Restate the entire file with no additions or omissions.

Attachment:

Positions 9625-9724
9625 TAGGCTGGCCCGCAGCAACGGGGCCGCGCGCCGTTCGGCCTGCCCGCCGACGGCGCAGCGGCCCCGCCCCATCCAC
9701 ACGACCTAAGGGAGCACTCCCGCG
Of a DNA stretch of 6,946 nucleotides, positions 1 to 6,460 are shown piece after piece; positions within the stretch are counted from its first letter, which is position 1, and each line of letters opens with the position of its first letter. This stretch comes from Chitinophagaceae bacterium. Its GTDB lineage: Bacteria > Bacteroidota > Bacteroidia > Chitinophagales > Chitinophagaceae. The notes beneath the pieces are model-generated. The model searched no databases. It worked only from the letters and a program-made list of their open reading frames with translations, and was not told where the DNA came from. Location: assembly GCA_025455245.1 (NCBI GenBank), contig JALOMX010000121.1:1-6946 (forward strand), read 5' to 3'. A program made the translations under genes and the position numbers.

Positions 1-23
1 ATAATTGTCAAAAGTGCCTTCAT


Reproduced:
Positions 9625-9724
9625 TAGGCTGGCCCGCAGCAACGGGGCCGCGCGCCGTTCGGCCTGCCCGCCGACGGCGCAGCGGCCCCGCCCCATCCAC
9701 ACGACCTAAGGGAGCACTCCCGCG
Of a DNA stretch of 6,946 nucleotides, positions 1 to 6,460 are shown piece after piece; positions within the stretch are counted from its first letter, which is position 1, and each line of letters opens with the position of its first letter. This stretch comes from Chitinophagaceae bacterium. Its GTDB lineage: Bacteria > Bacteroidota > Bacteroidia > Chitinophagales > Chitinophagaceae. The notes beneath the pieces are model-generated. The model searched no databases. It worked only from the letters and a program-made list of their open reading frames with translations, and was not told where the DNA came from. Location: assembly GCA_025455245.1 (NCBI GenBank), contig JALOMX010000121.1:1-6946 (forward strand), read 5' to 3'. A program made the translations under genes and the position numbers.

Positions 1-23
1 ATAATTGTCAAAAGTGCCTTCAT